Even after what she had done, the bua wanted her parents to “sort out, settle” the matter. “Can anything, any amount of money bring back my face and my dreams? I used to play volleyball. Now look at my life. I have already had six surgeries and need many more before I can go for plastic surgery, which is a very expensive. Even after that, things will never be the same again.”
Ritu’s left eye is completely damaged. “Had someone helped me that day, my eye could have been saved. I appeal to people to help those in distress. Don’t just stand around discussing kyon, kaise.”
She was wearing a red dress that day. “It was a colour I had never worn before.” In the days that followed, the colour became a nightmare for her. “On May 26 last year, Lakshmi didi celebrated the day by making me wear a red dress designed by Rupa didi,” she says.
She has a question for the authorities — is anyone adhering to the Supreme Court ban on the sale of acid? The attack on Ritu involved 18 persons. Three convicts got a life term and two a 10-year term, she says.
Ritu dreams of becoming a painter. On what’s next, the teenager offers: “Let life settle down first.”
Rupa: Dress designer in the making
Rupa wants to become a dress designer and dazzle the ramp with her creations. This dream has been given wings by young activists working with her at the Agra café, some of whom have left high-profile jobs. The café has a wall displaying some dresses on which Rupa worked with her mentor. She proudly talks about her meeting with famous designer Manish Malhotra.
It was her stepmother who had poured acid on Rupa while she slept in her house at Islampur Ghasaoli village in Muzaffarnagar district of Uttar Pradesh.
The date was August 2, 2008, and Rupa was 15. She says her stepmother had even removed water from around her so that she did not survive. “She wanted to kill me from the day my father married her when I was two and my brother just 10 days old. Apparently my father had told her that he had only one child — my brother.”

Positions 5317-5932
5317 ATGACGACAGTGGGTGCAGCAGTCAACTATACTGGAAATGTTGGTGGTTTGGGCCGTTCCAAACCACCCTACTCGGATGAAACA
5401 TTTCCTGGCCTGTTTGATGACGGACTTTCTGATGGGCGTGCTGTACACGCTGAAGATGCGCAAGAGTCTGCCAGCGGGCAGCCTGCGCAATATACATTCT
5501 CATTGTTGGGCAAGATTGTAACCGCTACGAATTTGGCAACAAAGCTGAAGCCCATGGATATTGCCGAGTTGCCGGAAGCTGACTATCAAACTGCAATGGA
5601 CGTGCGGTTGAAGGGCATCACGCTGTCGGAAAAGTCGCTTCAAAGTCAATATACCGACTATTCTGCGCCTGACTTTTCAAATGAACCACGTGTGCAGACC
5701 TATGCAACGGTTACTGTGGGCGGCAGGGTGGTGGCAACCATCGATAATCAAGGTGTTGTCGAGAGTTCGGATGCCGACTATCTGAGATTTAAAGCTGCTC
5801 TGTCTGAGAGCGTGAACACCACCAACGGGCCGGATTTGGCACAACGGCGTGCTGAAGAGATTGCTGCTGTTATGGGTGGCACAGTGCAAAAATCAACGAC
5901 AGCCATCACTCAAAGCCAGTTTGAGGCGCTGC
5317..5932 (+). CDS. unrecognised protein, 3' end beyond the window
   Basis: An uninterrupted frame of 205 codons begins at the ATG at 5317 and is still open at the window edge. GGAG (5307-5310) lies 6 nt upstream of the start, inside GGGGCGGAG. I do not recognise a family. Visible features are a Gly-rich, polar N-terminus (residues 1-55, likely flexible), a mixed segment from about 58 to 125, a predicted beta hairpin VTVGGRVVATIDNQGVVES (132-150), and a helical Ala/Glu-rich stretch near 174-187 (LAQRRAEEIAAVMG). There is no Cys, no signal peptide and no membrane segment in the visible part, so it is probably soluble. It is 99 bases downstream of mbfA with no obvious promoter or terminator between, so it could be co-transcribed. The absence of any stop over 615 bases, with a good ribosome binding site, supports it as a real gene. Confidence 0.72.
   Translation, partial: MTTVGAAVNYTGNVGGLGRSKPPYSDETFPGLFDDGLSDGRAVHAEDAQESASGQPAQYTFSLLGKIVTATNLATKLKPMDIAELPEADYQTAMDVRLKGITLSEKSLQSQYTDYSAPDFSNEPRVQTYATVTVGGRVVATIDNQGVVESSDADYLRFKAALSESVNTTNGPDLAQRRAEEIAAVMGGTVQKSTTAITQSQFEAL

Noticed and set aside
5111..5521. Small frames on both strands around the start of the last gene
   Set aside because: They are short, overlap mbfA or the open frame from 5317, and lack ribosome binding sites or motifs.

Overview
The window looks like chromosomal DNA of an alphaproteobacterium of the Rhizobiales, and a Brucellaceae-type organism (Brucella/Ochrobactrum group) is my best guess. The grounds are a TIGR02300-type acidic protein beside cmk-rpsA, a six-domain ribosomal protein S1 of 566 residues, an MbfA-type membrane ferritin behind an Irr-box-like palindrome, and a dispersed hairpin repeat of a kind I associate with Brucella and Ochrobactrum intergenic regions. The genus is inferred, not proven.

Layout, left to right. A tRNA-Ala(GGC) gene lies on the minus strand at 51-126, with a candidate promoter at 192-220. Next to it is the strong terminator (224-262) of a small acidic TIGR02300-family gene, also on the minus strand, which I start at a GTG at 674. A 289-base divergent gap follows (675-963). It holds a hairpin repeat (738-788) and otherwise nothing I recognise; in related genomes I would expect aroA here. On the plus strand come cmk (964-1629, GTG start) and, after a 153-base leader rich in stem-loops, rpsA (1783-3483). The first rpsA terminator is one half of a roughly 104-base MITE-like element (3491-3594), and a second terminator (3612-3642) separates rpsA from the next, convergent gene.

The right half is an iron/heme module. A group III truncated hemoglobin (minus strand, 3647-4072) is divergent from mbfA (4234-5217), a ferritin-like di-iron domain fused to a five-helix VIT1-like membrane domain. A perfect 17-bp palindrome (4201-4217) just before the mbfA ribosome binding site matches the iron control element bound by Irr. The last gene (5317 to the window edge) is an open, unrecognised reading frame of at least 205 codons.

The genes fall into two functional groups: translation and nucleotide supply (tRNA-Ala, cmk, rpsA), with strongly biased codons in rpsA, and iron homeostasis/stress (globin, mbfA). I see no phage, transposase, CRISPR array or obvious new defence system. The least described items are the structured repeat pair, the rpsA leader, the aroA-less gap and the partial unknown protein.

The torture, she recalls, started from day one. “She even tried to poison me. Then my grandparents took me to Faridabad. When they passed away, my stepmother took me back to the village, hoping to usurp some 50,000 rupees my grandparents had collected for my marriage.”
Once again the torture began, ending with the acid attack. “She had wanted to kill me. She knew that I was aware of her illicit relationship with another man,” says Rupa.
Her uncle took her to the Safdarjung Hospital in Delhi where she was admitted for around three months. Since then, Rupa has had seven surgeries. But in absence of any outside help, the treatment is now beyond his capacity. Her stepmother continues to live with her father.
Does she miss her father? “For what? I am with my family. This is my home,” she says. She now stays with Ritu in a rented flat in Agra.
Neetu: Loves to sing, and smile too
The attack on Neetu was caused by her father Inderjeet when she was barely three years old, disfiguring her completely. Thankfully for her, there are no old photographs to cry over. Even the memories of the day 20 years ago and the pain that followed are hazy.
Neetu and her baby sister were at their maternal grandparents with mother Geeta when her father threw the acid at them. “We were sleeping on the top of a fruit cart. I fell down and Krishna bore the brunt. She died after 15 days.” Neetu was left with a completely disfigured face and very little vision. “I can make out that you are sitting,” she says, the smile not leaving her face.
Her mother Geeta suffered vision loss and scars on the face. She continues to live with the same man. Neetu says her mother looked after the family working as a domestic help. After the attack, Geeta had another daughter, who also helps out in the cafe after school.
When Neetu was around 14, Geeta tried to settle her down by marrying her to a physically disabled man who promised to get her cured. “He told my mother that he would get me treated. But soon he started physically abusing me. Now he is no more,” she says.
How does it feel to live with the man responsible for the acid attack? “Majboori hai, kya karen?” Neetu answers. Her dream is to become a singer. “I have sung with Shibani Kashyap. Do you know her?” she asks. And which song did she sing? “Dil ke arman aansuyon mein beh gaye,” she says. Everyone around sheds a tear, she smiles.
There is very little she can do at the cafe but coming here fulfils her purpose: to be a part of the campaign against acid attack. “When someone talks to me, supports me, I feel that life is alright.” It isn’t.